R. Stannard shows how to use this marvelous tool. You can create notes and link them to specific portions of a video on YouTube. If you have a personal account at YouTube, your students will have privacy in watching the video and using the notes for a flipped class, for example. Connect your account with your Google Drive account so everything is accessible from one place and easily revised.
"Within YouTube there is a free tool for creating audio slideshows. You supply the images and YouTube supplies the audio track. You can pick from thousands of audio tracks to match to your slides. After adding your slides and selecting an audio track you can add speech bubbles to your slides."
"Creating an audio slideshow with annotations in YouTube is a good way for students to share the highlights of some basic research that they have conducted. "
However, the audio is really just background music. I wonder if it could be adapted to adding a teacher- or student-made spoken audio track.
This is an absolutely great set of ideas that your students could use to create special effects, like 8mm-style, using rubber and duct tape for a tripod, and overcoming lighting limitations. For the inventive, but low-budget film-maker.
R. Byrne has a nice description of two apps to make interviews with -- a great listening speaking activity for ELLs, with some writing to make up questions.
"The Opinion app could be a good choice if you just want students quickly create a simple recording. Students might use Opinion to record a quick reflection on what they learned during the week. If they have SoundCloud accounts Opinion makes it easy to create an on-going audio blog.
"StoryCorps.me will take a little more time for students to set-up than they will spend setting-up the Opinion app. That said, StoryCorps.me is the app that I would want students to use when they are recording podcasts involving two or more people. Being able to see the questions while they record should help students keep their interviews concise and on track. "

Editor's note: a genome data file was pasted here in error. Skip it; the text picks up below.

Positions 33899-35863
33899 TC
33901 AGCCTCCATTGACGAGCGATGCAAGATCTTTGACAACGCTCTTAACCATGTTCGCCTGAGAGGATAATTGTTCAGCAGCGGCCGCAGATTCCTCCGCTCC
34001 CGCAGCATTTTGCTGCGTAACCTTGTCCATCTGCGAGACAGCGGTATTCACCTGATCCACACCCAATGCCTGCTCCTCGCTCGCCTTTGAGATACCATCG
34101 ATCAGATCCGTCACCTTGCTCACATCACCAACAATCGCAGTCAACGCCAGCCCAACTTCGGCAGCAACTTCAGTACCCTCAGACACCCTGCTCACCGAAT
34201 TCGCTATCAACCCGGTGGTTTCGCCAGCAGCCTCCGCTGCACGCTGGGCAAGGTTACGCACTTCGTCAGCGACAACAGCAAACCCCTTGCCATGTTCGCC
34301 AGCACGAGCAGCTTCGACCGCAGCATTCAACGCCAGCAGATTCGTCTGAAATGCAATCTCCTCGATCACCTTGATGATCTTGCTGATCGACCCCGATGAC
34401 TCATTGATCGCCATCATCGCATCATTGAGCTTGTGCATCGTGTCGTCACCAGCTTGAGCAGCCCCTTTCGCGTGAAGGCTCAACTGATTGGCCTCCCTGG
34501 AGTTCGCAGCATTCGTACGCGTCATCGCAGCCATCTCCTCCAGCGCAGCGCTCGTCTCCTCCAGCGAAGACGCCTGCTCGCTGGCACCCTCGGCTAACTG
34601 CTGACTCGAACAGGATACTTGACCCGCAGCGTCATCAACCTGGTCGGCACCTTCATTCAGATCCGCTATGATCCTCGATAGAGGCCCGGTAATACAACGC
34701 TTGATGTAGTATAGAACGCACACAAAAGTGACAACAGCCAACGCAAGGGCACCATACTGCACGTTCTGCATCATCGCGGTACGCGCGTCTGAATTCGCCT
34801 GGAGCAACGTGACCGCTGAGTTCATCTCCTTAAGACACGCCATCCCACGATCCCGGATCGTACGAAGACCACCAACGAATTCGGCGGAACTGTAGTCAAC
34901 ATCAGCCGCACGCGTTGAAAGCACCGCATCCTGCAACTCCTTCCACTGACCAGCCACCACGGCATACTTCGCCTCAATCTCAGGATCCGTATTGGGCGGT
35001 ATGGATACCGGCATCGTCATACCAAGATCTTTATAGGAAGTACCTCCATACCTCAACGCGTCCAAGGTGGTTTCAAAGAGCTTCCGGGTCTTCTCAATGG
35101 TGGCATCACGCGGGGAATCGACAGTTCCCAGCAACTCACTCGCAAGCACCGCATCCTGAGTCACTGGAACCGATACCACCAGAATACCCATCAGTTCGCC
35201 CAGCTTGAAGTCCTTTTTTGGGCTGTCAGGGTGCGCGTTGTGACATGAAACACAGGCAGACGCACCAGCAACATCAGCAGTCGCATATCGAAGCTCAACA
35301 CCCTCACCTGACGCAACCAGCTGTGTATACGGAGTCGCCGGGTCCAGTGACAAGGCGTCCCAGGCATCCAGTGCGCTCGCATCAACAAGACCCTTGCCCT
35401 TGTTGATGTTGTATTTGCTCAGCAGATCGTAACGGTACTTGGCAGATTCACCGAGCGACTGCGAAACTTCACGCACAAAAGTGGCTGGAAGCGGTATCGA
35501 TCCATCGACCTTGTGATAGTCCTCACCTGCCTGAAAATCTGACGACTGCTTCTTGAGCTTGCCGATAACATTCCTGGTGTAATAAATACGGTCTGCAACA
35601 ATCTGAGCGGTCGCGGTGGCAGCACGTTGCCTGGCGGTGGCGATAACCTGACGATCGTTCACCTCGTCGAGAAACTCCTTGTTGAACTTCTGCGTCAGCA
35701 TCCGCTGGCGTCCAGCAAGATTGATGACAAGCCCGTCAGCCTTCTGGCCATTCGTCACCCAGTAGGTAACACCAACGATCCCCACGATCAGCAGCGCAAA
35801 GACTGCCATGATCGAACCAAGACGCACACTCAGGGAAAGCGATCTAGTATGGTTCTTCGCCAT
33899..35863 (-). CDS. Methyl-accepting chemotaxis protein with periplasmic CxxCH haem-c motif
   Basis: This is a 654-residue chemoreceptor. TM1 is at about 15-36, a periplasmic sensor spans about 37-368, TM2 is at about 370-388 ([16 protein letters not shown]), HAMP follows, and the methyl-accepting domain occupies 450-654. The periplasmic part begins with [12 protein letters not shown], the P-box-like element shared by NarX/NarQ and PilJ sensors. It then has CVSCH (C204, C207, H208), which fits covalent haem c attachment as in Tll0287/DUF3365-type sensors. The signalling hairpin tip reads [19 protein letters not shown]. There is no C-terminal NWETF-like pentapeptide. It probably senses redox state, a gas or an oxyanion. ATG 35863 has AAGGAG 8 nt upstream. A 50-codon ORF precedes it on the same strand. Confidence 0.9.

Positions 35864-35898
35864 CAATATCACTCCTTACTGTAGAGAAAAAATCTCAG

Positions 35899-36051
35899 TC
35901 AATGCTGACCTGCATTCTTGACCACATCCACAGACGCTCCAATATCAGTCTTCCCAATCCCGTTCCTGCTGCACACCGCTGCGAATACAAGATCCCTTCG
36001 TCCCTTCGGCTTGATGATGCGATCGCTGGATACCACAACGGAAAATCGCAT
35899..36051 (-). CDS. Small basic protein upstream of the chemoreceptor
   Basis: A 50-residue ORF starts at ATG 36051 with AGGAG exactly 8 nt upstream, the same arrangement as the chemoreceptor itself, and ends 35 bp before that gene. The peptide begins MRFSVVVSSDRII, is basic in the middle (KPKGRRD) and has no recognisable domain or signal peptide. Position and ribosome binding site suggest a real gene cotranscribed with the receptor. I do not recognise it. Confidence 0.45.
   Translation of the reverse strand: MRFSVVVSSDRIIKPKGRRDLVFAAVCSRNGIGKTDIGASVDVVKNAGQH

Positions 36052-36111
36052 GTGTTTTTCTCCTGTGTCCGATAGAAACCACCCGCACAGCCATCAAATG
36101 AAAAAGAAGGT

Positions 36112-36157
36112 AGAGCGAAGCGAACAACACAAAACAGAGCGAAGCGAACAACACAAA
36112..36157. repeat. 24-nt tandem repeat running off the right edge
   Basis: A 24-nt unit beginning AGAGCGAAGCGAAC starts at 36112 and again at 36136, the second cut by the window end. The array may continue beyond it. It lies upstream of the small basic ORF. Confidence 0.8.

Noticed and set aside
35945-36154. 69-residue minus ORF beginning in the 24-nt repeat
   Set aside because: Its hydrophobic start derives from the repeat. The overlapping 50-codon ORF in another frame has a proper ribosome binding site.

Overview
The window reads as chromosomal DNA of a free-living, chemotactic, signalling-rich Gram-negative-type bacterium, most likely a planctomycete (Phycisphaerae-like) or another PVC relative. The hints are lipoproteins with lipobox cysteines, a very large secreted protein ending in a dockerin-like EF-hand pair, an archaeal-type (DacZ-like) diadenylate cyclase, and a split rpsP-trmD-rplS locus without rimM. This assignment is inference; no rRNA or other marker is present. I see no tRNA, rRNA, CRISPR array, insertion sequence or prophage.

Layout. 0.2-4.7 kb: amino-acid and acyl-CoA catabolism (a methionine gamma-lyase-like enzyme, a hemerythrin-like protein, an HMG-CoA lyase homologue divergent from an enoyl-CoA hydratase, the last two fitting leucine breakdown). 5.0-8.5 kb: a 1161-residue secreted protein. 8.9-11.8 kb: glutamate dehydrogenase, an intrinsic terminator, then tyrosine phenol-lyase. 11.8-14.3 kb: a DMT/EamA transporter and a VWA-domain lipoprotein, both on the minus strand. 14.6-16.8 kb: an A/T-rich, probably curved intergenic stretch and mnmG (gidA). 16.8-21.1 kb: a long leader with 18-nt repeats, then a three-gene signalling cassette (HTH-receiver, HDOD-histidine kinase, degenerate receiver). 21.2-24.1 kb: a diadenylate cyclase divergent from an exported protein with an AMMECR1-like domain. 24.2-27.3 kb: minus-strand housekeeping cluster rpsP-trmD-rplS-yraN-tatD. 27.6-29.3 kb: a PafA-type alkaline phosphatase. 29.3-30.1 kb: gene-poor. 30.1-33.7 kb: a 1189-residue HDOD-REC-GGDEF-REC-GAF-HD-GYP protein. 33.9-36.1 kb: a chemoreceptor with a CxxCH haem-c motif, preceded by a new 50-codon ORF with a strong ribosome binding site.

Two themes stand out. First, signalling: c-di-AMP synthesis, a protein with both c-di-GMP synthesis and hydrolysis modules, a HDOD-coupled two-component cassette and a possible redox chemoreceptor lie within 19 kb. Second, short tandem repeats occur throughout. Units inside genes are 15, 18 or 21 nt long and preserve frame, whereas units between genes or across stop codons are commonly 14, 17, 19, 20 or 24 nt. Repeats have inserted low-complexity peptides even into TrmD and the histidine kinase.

"What is qualitative formative assessment? Some call it anecdotal or informal assessment. However, such designations imply passivity -- as if certain things were captured accidentally. I believe the word "formative" should always be included with the word assessment because all feedback mechanisms should help shape and improve the person (or situation) being assessed. Wedging the word "qualitative" into my terminology differentiates it from the analytic or survey-based measures that some associate with the term formative assessment."
Richards discusses using mobile tools for on the spot assessment in a variety of ways.
This tool for the blind would be extremely useful, and the device works with print pages and digital readers, such as Kindle.
Very tiny camera translates print into spoken word. Currently needs to be tethered to a laptop/computer, but a version of the software may be available soon to use Android phones for the computing.
Interesting article on the value of using screen capture video for feedback on students' written work. Should be added to the arsenal of evaluation.
This is a short set of R. Stannard video's on using Moodle. Deals mainly with chats and forums.
Links to other Moodle instructional videos.